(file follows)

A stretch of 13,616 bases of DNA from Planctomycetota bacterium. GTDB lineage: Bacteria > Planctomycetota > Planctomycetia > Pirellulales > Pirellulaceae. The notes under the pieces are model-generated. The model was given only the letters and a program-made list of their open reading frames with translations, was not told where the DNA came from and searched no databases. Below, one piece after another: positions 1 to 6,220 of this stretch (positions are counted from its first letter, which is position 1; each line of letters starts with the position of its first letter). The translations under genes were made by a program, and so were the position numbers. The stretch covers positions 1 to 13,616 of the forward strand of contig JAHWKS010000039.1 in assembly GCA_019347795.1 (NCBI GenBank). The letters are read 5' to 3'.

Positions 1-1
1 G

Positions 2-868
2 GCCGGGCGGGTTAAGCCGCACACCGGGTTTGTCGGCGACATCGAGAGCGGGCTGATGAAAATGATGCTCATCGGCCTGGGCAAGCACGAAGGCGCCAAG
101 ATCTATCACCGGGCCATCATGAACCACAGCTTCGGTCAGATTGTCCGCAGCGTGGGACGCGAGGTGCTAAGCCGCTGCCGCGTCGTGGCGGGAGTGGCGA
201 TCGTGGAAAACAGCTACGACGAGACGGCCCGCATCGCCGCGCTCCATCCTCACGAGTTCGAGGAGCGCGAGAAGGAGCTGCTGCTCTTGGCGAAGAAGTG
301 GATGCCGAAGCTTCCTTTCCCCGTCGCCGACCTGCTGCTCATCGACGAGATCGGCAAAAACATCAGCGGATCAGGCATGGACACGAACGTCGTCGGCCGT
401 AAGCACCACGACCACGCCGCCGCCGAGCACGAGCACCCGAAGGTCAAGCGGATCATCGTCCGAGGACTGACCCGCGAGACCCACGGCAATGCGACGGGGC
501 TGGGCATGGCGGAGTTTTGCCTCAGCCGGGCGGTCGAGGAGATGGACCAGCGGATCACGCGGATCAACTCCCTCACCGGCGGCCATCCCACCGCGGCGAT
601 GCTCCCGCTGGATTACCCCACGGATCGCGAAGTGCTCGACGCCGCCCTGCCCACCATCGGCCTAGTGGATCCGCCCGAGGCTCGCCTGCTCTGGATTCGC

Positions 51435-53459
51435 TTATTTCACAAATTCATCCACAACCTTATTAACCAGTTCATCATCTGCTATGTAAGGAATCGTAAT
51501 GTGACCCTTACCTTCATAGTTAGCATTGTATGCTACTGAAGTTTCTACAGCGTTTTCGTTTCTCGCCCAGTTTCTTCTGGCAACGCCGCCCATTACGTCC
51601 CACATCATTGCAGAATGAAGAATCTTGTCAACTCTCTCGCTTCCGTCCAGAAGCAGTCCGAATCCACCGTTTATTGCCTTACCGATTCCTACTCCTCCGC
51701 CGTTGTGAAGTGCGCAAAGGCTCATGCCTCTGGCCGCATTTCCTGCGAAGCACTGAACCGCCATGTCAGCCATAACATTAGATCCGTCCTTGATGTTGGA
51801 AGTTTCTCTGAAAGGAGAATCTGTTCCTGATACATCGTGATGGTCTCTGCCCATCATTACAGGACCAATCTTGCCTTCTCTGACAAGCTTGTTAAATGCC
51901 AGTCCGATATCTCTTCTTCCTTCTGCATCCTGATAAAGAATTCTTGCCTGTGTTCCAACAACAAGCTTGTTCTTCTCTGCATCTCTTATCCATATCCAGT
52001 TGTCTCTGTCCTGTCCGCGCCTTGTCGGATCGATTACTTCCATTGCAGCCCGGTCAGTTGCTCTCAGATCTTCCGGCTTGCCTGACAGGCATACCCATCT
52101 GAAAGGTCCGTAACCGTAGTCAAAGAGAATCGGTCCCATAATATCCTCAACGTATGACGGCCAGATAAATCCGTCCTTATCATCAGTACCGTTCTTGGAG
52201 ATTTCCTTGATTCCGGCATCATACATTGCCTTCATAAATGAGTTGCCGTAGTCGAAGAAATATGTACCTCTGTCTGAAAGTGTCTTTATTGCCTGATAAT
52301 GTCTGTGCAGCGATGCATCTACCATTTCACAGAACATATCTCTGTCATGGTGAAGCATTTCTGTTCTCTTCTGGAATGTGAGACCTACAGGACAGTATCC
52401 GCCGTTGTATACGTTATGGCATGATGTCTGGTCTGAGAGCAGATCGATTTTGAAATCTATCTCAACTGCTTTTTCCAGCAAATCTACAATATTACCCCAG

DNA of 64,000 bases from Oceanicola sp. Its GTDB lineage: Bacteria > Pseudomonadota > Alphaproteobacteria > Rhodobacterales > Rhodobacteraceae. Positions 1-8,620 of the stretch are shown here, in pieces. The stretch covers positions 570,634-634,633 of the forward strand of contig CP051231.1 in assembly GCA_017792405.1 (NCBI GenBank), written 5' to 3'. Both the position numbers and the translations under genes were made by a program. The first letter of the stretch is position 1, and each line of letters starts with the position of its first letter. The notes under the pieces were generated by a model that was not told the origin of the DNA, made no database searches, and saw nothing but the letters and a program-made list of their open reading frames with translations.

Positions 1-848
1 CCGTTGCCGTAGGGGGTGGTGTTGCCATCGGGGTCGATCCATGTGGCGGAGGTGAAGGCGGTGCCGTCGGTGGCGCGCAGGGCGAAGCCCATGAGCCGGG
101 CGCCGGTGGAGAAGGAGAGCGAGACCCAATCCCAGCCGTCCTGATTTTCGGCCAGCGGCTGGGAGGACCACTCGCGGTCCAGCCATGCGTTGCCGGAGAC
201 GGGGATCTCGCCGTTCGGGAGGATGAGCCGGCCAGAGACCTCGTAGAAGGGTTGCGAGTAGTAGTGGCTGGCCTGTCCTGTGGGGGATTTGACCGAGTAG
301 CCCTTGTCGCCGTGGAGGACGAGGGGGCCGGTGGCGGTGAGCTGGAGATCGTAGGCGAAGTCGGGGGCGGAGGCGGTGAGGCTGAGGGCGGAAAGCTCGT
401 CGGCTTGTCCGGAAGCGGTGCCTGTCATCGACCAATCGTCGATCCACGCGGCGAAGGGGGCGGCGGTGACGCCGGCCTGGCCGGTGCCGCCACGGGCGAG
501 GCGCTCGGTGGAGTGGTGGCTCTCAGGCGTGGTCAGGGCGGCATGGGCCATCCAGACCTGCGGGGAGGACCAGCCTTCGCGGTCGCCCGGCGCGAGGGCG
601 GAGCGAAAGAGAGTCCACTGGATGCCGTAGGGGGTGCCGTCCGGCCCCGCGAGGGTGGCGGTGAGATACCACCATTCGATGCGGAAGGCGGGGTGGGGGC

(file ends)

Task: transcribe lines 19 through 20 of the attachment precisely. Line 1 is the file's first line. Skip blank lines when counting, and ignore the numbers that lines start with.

52001 TGTCTCTGTCCTGTCCGCGCCTTGTCGGATCGATTACTTCCATTGCAGCCCGGTCAGTTGCTCTCAGATCTTCCGGCTTGCCTGACAGGCATACCCATCT
52101 GAAAGGTCCGTAACCGTAGTCAAAGAGAATCGGTCCCATAATATCCTCAACGTATGACGGCCAGATAAATCCGTCCTTATCATCAGTACCGTTCTTGGAG